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Trading in rhino horn is a contentious issue with fiercely emotional undertones. Regulating a trade in any high value natural product is difficult at the best of times; just take a look at abalone, exotic pets and shark fin. Establishing laws to regulate and control the selling and trading of rhino horn is the ‘easy’ part. The hard part; can we police the rules? Community buy-in is crucial, but the inability to enforce the new regulations is paramount. JB
A rhino trade conference has resolved to act against any proposals to legalise rhino horn trade.
“No matter what side of the trade debate we’re on, what we all want is for the poaching to stop,” said Outraged SA Citizens Against Poaching (Oscap) director Allison Thomson.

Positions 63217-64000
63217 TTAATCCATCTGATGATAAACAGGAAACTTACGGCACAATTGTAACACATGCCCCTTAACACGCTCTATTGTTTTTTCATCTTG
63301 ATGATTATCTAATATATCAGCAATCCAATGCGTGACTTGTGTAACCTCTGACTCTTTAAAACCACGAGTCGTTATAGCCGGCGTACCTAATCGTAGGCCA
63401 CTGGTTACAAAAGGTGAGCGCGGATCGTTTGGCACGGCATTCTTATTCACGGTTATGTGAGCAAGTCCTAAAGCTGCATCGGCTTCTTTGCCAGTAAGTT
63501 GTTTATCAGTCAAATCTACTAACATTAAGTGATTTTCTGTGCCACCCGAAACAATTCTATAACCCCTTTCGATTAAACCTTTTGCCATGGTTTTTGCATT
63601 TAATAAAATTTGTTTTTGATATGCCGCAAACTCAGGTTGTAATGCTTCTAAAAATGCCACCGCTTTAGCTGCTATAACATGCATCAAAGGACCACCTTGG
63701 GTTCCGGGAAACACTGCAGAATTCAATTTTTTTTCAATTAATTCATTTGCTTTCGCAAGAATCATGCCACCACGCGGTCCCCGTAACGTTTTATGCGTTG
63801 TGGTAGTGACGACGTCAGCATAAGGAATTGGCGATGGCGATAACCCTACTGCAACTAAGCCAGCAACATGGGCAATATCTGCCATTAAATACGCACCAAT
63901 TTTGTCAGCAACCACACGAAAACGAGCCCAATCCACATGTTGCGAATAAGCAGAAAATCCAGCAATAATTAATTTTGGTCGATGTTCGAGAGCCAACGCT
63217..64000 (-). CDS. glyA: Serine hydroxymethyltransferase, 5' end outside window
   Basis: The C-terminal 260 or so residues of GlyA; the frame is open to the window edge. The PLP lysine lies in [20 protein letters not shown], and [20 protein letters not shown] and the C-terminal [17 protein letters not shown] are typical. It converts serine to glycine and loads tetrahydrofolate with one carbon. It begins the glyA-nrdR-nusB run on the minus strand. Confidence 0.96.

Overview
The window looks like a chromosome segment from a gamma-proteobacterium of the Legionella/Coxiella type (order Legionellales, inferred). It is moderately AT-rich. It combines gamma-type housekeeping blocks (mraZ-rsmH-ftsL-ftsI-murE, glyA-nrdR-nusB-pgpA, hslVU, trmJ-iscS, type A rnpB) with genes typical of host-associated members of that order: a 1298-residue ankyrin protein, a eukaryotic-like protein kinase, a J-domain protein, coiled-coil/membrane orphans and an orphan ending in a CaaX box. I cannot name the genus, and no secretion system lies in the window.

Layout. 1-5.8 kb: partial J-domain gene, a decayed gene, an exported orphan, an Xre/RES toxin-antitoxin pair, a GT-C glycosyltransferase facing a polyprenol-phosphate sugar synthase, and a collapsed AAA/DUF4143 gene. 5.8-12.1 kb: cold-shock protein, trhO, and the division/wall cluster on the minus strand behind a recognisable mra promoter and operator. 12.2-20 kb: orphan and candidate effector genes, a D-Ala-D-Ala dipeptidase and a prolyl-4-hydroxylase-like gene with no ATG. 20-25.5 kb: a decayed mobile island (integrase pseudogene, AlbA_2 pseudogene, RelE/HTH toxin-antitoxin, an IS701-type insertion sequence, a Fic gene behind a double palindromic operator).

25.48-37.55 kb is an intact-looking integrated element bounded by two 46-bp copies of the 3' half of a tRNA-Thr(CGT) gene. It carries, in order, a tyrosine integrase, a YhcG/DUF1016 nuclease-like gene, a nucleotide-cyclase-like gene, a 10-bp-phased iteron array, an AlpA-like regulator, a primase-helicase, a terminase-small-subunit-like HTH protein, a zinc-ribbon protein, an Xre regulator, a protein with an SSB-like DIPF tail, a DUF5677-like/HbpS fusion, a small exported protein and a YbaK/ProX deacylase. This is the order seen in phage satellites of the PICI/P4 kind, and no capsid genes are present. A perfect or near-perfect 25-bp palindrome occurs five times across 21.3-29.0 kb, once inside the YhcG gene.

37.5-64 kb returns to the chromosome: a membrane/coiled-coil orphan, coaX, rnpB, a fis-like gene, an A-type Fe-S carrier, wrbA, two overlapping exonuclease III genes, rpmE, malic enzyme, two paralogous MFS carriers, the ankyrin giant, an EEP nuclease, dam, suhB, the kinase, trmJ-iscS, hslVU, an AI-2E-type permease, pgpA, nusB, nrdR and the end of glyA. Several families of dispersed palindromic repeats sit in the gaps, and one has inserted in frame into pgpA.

“We’ll have to agree to disagree on the trade issue, but make no mistake, we’re serious about working hard, both domestically and internationally, to put a stop to any proposals to legalise rhino horn trade.”
The Oscap conference was held on Wednesday and Thursday in Pretoria.
Thomson said the conference ended on a positive note with participants resolving to ensure that all South Africans were made aware of the risks associated with legalising rhino horn trade.
Representatives from the Environmental Investigation Agency were also present.
“We need to learn lessons from the ivory trade debacle,” said the agency’s Mary Rice.
“You don’t legalise a high-value product like ivory and put it in the hands of hundreds of millions of people and then wonder why elephant poaching has gone off the charts. The same is true for rhino horn.”
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